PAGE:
Good food: Preserved Lemons

DSC_5000-4PIN ITWe often walk through the neighbourhoods at this time of the year and see those big beautiful lemon trees laden with juicy fruit. Lemon trees take me back to my childhood. We had one in our backyard next to the cubby house growing up, and spring time was the perfect time to pick lemons, suck on the sour flesh, make them into lemonade or use them as ammunition in backyard wars against the neighbourhood kids.

I remember spending summertime laying on top of the cubby house roof, a beautiful little wooden structure my dad built us, with slices of lemon dipped in sugar and books and jars full of tadpoles who were busily growing legs… Lemons always remind me of those times, of that house, of those years of childhood before I started growing up and our family changed so much. I sometimes wonder what memories Bo will hold on to, what sensory things will become her own memory triggers for the different times in her life, what smells or tastes will bring her back to this time when she is a grown woman, perhaps navigating the course of motherhood herself.

Maybe hers will be lemons too.

We can’t choose our memories, and we can’t always preserve them…

But lemons… lemons we can.

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Ingredients (makes 4-6 jars)

4 cups quality rock salt
1/4 cup peppercorns
1/4 cup fennel seed
1/4 cup coriander seed
bay leaves
2-4kg organically grown lemons


Half fill your sink with cool, fresh water and float the lemons, gently scrubbing the skin with a soft brush to remove any dirt and open the pores. When each lemon is clean pop it into the other sink (or pot if you dont have a double sink) filled with clean water. Leave for a few hours or even a day or two if you have the time.

In a big bowl mix your salt mixture.

Ensure all of your jars are nice and clean and if possible use plastic or glass flip top lids to avoid potential corrosion on metal lids (though I used some metal and it hasn’t been a problem as yet).

Preparing the lemons depends a lot on the size of the lemons you’ve got. If you’re in australia it’s quite likely you will have giant lemons like what we have here in the South West. They are massive and delicious but really dont work to preserve whole. If your lemons are small enough, cut into quarters without cutting through the end of the flesh to create a pocket, if they are large, slice them into 1/4 or 1/8ths (with the ends removed).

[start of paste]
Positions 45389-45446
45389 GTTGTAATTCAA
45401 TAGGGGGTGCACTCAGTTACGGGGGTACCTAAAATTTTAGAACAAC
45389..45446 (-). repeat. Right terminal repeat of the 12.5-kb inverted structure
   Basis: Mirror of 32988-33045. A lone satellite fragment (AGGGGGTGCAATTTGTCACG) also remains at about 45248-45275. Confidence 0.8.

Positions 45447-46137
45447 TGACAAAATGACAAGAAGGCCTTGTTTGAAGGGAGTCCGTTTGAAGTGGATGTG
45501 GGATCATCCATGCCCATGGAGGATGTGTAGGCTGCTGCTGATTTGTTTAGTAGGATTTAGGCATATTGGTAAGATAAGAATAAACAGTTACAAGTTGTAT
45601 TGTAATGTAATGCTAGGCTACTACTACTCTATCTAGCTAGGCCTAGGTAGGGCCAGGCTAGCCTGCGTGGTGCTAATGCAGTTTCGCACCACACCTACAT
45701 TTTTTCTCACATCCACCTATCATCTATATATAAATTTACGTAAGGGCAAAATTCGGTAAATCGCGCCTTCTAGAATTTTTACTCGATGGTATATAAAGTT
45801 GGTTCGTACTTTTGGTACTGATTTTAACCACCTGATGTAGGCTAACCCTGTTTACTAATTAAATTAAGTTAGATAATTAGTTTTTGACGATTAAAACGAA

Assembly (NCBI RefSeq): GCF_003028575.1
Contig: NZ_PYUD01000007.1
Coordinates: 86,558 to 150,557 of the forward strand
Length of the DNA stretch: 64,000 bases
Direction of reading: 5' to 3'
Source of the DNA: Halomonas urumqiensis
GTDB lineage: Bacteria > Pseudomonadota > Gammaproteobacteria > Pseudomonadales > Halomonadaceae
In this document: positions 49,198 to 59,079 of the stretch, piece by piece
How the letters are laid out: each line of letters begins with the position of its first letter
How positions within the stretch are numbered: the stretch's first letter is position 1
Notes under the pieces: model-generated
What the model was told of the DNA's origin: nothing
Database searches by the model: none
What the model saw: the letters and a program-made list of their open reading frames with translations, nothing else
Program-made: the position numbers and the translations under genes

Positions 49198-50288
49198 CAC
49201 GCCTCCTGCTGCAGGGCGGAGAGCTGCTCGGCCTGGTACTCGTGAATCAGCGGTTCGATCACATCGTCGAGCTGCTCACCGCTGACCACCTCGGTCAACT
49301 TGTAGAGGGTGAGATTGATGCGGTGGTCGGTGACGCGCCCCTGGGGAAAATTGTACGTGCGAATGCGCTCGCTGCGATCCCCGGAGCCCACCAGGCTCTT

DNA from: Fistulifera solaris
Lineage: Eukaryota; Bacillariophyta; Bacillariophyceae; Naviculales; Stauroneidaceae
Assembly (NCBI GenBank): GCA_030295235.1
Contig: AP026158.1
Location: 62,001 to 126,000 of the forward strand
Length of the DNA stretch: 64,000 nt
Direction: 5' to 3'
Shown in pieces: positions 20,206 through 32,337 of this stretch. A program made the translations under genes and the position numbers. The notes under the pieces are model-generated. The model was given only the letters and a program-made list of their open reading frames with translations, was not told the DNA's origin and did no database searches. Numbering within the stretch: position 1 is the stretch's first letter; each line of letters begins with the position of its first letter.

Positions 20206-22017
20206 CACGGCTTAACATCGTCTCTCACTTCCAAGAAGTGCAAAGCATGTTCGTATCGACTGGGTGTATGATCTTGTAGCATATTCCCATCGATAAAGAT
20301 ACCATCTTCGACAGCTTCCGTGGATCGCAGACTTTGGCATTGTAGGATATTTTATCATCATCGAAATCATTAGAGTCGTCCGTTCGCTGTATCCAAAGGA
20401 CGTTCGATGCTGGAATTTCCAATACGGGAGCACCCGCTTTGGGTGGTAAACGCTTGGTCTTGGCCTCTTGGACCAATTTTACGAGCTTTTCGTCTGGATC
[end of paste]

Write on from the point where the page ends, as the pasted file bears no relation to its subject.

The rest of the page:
Pack the lemon pocket with the salt mixture (or if you have cut it up in quarters roll in the salt mixture) and then pack into jars, firmly pushing into the jars to release as much of the juice as possible. The salt and the juice ferments the lemons and preserves them so the more juice you can release the better the end result will be. Continue to do this until your jar is full, add a little extra salt mixture to the top of each jar and slide a couple of bay leaves down the sides.

You should have lemon juice sitting just above the lemons on the top before you seal them. If not, you should add a little freshly squeezed juice so that the lemons sit under the liquid level… firmly close the jar and place in a cool dark place for about 4 weeks, checking from time to time that the fruit remains under the liquid.

After 4 weeks pop the jars in the back of the fridge and enjoy by eating the delicious preserved rinds whenever you fancy.

With lemon trees all around australia laden with fruit, it’s a good time to preserve that beautiful flavour for next year, or you know, next month… we are eating ours already and they are delicious!

With strong moroccan tones, preserved lemons lend themselves beautifully to tagines, as an accompaniment to stirfries and curries, with seafood or on top of lentil salads.

They also make for a pretty lovely thoughtful little christmas gift too. x

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  • December 1, 2014 - 4:03 pm

    Andrea Hamann - Something tells me, reading your last few posts, that you would love Norfolk Island. Since moving here, I have eaten more fresh, local seasonal food, with less food miles, than I have since I was a kid with parents with a giant vegie patch. Most of our vegies come from accross the road at the giant vegie patch I volunteer in. Eggs and fresh fish come from friends, and we are currently talking about going thirds in a cow with friends and adjisting it in a friends paddock. I knew there was a reason I saved up for a big mixer with a mincer attachment. We are blissfully low tech. There is no 4g network here, so no smart phones and I don’t even have credit on my mobile. I have a friend with a lemon tree…and next year, I hope to be preserving some lemons too !!ReplyCancel

    • December 2, 2014 - 12:13 pm

      Sash - That sounds like an aboslute dream Andrea! Good on you for making such an important move!:)ReplyCancel

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